My personal opinion is that what is strictly meant by the five precepts is that one won’t break the law (the four precepts), + alcohol, which is specifically for Buddhists (i.e. as much as I would love to see alcohol bans, it isn’t required for Buddhists to lobby for them in general). Keeping in mind that what was meant by “the law” at the time had a deeper moral component than what is meant today, with adultery and some forms of extramarital sex being illegal. I haven’t asked my teachers directly about this, but I was given “updated” materials where Buddhist sexual ethics have been modified to include concepts like consent, so we can see that the secular law is very influential in this respect.
Serious lay Buddhist practitioners will often confess, and may even ask to retake, precepts they have broken. It is not uncommon for lay residents at a monastery to attend a fortnightly ceremony of taking precepts that mirrors the monastic one. If this is done, the purpose is freedom from remorse and individual training. You would do something like that to help get your mind still enough for meditation and to practice for the future. It’s a bit different to the equivalent concept of purification in brahmanism, which is about pollution/purity and caste status.
One time, at a temple I was attending, a supporter grabbed the bins and sprayed the maggots (dead) in front of everyone. While this sort of thing is distasteful and likely very unnecessary, no-one was arguing that this person should have their temple membership revoked on account of being a flagrantly precept-discarding non-Buddhist. In some respects, they (arguably) did the temple a favour, by doing the thing the rest of the upasikas wouldn’t do. I think it’s also possible that they could train to be more mindful to deepen their commitment to the first precept if they chose to do so. HOWEVER, if they killed a human and weren’t remorseful, yeah, I think that would be grounds to revoke their temple membership due to not being Buddhist.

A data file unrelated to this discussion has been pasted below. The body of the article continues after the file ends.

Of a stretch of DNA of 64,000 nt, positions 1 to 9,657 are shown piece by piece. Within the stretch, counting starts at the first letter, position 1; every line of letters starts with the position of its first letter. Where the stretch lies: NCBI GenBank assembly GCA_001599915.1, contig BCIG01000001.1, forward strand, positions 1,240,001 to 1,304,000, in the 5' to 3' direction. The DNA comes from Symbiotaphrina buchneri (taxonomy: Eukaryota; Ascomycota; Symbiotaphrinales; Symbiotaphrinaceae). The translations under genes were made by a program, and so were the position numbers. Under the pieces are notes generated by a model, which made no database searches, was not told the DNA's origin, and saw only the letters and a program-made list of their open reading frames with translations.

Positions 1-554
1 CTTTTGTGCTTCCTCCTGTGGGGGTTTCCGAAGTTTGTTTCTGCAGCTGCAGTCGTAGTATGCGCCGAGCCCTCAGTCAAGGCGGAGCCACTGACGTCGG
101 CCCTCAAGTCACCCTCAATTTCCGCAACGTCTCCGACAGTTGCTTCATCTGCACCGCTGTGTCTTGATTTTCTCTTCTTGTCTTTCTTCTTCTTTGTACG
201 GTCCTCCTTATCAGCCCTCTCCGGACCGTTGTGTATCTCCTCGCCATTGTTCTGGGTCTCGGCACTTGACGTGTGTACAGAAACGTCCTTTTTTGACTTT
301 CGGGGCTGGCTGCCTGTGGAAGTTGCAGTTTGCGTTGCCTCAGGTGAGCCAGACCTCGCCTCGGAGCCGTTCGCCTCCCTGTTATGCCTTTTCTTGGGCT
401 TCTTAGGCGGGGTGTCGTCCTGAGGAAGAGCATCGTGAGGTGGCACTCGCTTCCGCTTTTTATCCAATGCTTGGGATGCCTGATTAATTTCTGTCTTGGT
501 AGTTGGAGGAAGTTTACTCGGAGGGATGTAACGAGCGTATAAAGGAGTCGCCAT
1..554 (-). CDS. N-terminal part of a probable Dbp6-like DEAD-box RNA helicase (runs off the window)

While everyone wants to see animals protected and less killing, sometimes preaching at temples can go in strange directions. YES devout Buddhists love animals, but if you wanted that to be your whole religion, you could theoretically join PETA or the Jains who are doing a more thorough job at it. I don’t think the success of the Buddhist religion as a whole rests on the fact that individual lay practitioners are doing a great job at not swatting mosquitoes (although it’s great that many people do avoid doing this). Once, at school, I had to sit out of tennis in physical education class because there were ants on the court- I sat out of so many things, including the toad lab in university- and while I was happy to do so, I could see why equally sincere Buddhists would choose not to sit out, given that things like one’s education and livelihood are equally legitimate lay concerns.
Like I said though, some of these issues have been debated. While I believe I’m representing the literature to the best of my ability, others might legitimately have different opinions. I can’t ever tell anyone that there are no kammic consequences if you do choose to play tennis on an ant court. What I can tell you is that Buddhism is a magnificent religion and offers so many chances to do good that in the long term, the choices of individuals to undertake livelihoods that include minor harm or minor killing may not be the deciding factor for your post-mortem fate or your journey in samsara.